Ethiopia’s Hailemariam Desalegn pulled a shocker when he announced his resignation as prime minister.
Hailemariam became both the first Ethiopian, and wider eastern African leader to give up power without a gun to his head. It’s however, not yet clear why Hailemariam jumped, and whether the ruling Ethiopian People’s Revolutionary Democratic Front (EPRDF) will accept his resignation.
Coming after his government’s recent decision to release political prisoners, and open dialogue with the opposition, a popular view is that he was pushed out by hardliners. This is given currency by the fact that a few days later, the government announced another state of emergency.
The clampdown only seemed to arouse further protests in restive two largest regions of Amhara and Oromia.
Some critics say Hailemariam, lacking his predecessor Meles Zenawi’s authority and charisma, failed to get on top of things, and was largely ineffectual — so good riddance.
The optimistic line is that he has played a deft political hand. With the ruling coalition seemingly divided, the fact that Hailemariam is from a small non-threatening community in Ethiopia’s tribal politics, makes him a compromise candidate, and that the EPRDF might reject his resignation, and thus hand him greater authority to move Ethiopia toward a more democratic direction.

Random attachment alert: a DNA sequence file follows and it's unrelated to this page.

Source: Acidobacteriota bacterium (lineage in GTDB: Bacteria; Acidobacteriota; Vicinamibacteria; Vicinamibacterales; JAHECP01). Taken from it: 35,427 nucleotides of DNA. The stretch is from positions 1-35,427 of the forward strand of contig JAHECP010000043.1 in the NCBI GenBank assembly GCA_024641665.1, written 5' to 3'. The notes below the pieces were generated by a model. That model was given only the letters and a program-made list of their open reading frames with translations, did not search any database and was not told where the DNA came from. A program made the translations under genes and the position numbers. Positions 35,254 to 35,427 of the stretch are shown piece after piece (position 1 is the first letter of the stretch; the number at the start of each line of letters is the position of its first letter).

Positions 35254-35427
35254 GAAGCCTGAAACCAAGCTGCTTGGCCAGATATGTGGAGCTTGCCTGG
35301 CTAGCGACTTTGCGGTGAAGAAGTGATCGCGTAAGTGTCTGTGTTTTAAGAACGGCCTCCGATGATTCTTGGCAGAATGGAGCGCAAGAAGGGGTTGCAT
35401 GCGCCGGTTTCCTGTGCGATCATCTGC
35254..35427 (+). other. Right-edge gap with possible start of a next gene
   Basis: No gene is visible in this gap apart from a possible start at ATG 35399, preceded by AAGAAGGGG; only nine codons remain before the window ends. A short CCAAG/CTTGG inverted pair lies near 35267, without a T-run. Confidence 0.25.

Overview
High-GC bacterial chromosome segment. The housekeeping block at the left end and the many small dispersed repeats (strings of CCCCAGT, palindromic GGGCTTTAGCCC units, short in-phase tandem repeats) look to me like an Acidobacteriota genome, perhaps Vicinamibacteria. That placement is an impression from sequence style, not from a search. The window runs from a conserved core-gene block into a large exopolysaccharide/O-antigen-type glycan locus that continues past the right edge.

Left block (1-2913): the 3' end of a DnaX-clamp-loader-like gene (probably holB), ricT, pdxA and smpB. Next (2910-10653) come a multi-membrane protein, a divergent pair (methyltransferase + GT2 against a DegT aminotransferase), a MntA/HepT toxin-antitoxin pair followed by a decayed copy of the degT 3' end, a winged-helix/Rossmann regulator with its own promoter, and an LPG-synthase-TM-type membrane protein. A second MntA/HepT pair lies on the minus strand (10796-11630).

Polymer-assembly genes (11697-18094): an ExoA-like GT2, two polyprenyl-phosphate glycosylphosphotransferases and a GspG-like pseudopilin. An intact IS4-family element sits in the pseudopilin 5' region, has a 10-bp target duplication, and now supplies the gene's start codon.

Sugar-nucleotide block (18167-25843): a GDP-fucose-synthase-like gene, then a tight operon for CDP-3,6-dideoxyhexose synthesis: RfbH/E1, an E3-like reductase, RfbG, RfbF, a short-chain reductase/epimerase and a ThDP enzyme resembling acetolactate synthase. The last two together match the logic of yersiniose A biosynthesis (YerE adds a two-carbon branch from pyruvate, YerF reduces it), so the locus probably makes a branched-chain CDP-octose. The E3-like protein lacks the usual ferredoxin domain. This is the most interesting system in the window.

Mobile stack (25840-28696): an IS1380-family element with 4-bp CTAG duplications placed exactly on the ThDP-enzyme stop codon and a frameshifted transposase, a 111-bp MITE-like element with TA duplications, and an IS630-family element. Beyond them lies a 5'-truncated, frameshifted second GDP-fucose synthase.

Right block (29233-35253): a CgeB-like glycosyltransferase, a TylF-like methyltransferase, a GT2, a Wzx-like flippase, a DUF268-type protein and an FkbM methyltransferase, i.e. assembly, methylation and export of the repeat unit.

It looks like too long a shot, but were it to happen, as one of Africa’s hottest economies, an injection of democratic blood, a take down of corruption, and a shift that unleashes new creative energies potentially could enable Addis Ababa to radically shake up the regional economy.
However, the opposite could happen, should the EPRDF take a turn further down into a dark hole, and its repression leads to a more violent result.
Think of an Ethiopia, that already hosts nearly a million refugees, falling off the wagon, and into a crisis that instead creates refugees.
It’s a frightening prospect for East Africa, because after nearly five years, the conflict in South Sudan only seems to be getting worse.
South Sudanese refugees continue to stream into Uganda, to join the more than one million who’ve arrived there since the recent resumption of war. Despite its reputation for having one of the world’s most progressive refugee policies, recent revelations that the Ugandan government and UNHCR officials have colluded to loot millions of dollars of refugee aid money, have raised troubling questions.
Meanwhile, there are fears that the recent squabbles between Uganda and Rwanda, could actually end in the two countries fighting a proxy war in the Democratic Republic of Congo where Joseph Kabila clings to power, as his long-suffering nation descends further into chaos.
Relations between Burundi and Rwanda are rocky, and sources indicate that Kigali is apprehensive that Bujumbura and Kampala might join common cause against it and support its rivals to destabilise it from DR Congo. Burundi itself remains uneasy, with President Pierre Nkurunziza, also finally making a formal move to turn into a president for life, like several of his peers.
The difference is that Ethiopia has a massive population of 100 million. A troubled Ethiopia would be easy game for rival Eritrea, and could tempt its Somali region to peel off.
Hailemariam is easily the region’s most boring leader. His resignation, however, could easily have the most long-lasting impact on it – if it goes kaboom.
Charles Onyango-Obbo is publisher of Africapaedia and explainer site Rogue Chiefs. Twitter@cobbo3